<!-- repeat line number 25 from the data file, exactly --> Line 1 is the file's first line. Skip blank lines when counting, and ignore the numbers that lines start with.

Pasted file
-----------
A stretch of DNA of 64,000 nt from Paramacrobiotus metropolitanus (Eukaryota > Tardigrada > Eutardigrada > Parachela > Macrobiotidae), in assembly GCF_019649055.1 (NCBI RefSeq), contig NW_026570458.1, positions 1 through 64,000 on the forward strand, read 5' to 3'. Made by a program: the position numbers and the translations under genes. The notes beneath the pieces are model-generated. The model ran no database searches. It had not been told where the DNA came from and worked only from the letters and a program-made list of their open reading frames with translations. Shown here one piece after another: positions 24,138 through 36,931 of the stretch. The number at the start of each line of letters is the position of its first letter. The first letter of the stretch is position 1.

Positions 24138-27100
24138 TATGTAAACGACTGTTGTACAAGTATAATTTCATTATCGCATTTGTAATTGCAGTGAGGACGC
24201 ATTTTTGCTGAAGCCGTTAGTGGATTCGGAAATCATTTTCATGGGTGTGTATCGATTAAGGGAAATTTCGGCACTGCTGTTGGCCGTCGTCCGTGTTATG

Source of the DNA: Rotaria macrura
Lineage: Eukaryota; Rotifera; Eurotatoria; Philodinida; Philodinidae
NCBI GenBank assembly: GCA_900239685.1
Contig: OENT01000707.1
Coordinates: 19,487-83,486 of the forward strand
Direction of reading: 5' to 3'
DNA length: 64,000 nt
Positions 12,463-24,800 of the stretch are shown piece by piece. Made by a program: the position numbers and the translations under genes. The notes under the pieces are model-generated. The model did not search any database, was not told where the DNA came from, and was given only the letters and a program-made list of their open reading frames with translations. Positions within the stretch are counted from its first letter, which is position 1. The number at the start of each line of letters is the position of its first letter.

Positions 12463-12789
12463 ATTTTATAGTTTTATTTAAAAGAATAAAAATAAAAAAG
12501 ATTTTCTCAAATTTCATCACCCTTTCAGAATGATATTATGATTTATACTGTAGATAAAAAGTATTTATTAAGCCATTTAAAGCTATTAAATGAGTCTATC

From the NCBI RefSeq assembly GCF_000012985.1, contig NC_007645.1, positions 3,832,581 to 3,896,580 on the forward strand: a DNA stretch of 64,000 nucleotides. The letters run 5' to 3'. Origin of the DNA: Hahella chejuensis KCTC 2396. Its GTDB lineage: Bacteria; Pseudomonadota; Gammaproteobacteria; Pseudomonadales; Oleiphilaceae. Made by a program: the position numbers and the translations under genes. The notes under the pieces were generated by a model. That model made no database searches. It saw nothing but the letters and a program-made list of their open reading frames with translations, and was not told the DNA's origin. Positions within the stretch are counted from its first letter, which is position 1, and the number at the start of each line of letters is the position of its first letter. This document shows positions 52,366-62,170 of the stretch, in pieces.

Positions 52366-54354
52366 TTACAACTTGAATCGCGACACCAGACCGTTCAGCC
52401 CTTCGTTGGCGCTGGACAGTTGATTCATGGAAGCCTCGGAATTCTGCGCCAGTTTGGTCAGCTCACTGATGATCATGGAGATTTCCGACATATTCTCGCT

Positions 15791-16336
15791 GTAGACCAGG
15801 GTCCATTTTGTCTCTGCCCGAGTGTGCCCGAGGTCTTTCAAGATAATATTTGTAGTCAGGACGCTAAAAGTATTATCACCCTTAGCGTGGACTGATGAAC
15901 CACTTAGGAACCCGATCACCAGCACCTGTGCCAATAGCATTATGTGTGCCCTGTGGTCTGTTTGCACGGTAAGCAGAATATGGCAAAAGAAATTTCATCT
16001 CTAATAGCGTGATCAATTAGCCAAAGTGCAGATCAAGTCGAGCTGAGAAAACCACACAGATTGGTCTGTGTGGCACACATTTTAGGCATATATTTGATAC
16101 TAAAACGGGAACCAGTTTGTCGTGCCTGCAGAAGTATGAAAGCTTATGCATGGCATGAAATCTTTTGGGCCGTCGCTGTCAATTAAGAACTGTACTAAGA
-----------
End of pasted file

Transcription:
16101 TAAAACGGGAACCAGTTTGTCGTGCCTGCAGAAGTATGAAAGCTTATGCATGGCATGAAATCTTTTGGGCCGTCGCTGTCAATTAAGAACTGTACTAAGA